Last week, the Department of Labor (DOL) responded to the district court decision striking down the final regulations expanding the ability for a group of unrelated employers to form an organization in order to offer health care to its members. The DOL’s statement setting forth policy positions regarding association health plans (AHPs) indicated its intent to fight the district court decision, and offered interim relief for those employers who have obtained health coverage from AHPs relying on the DOL’s final regulations. The DOL noted that the agency is committed to taking all appropriate action within its legal authority to minimize undue consequences on employees and their families. Thus, employers participating in insured AHPs can generally maintain that coverage through the end of the plan year or, if later, the contract term. During this time, the DOL will not pursue enforcement actions involving AHP in reliance of the DOL’s final rules.
IRS Finalizes Regulations Allowing Use of Forfeitures to Fund Safe Harbor Contributions, QNECs and QMACs
The Internal Revenue Service recently released final regulations confirming that employers can use plan forfeitures to fund qualified non-elective contributions (QNECs), qualified matching contributions (QMACs) and safe harbor contributions. As explained in our earlier On the Subject discussing this topic, IRS regulations historically provided that QNECs, QMACs and certain safe harbor contributions had to be 100 percent vested at the time the amounts were contributed to an employer’s plan. The IRS interpreted this requirement to prohibit employers from using forfeitures to fund QNECs, QMACs and certain safe harbor contributions. In particular, according to the IRS, using forfeitures for this purpose was impermissible because contributions allocated to a plan’s forfeiture account were subject to a vesting schedule when the contributions were first made to the plan (as employer matching or profit sharing contributions). Therefore, the IRS took the position that...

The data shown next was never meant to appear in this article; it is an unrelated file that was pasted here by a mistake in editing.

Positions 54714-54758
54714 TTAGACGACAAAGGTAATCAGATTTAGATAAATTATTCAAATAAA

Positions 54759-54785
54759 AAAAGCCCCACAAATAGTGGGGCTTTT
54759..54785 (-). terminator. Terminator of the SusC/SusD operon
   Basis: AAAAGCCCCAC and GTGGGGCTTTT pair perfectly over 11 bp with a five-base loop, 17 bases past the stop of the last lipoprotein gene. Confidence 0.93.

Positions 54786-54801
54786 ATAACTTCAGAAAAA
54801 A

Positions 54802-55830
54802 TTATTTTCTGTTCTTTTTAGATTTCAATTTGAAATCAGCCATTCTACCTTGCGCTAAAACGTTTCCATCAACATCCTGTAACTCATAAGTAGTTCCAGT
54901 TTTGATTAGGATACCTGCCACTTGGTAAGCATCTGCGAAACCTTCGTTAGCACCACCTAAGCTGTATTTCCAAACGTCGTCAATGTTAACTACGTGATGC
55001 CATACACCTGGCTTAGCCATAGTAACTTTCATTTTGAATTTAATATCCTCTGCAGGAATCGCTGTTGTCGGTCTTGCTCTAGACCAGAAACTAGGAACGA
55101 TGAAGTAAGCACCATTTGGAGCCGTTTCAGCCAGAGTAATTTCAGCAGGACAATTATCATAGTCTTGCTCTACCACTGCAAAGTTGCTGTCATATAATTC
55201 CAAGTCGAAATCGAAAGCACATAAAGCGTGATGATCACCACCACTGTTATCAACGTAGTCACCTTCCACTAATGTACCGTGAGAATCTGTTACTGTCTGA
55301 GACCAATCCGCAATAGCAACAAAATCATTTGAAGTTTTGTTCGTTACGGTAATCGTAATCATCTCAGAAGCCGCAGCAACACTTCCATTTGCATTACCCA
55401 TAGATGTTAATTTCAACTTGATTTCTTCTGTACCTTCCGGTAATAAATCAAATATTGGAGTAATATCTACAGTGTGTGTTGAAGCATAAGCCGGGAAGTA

Andrew Liazos and Allison Wilkerson wrote this bylined article on Tax Code Section 409A’s deferral and payment requirements for nonqualified deferred compensation plans. Recent IRS Section 409A guidance makes “several helpful changes that employers will want to consider and take advantage of,” the authors wrote, and they warned employers that they ignore final IRS “at their peril...in light of the more limited ability to correct errors.” Read the full article. Originally published in The Practical Tax Lawyer, Spring 2017
On May 9, 2014, the Internal Revenue Service finalized regulations that govern the tax treatment of payments made by retirement plans to pay accident or health insurance premiums. Under the final regulations, accident or health insurance premium payments by qualified defined contribution plans are taxable distributions to the participant unless those payments are used to pay premiums for disability insurance that replace retirement plan contributions for disabled employees. The regulations apply for tax years beginning January 1, 2015, although taxpayers may elect to apply them to earlier years. Read the full article.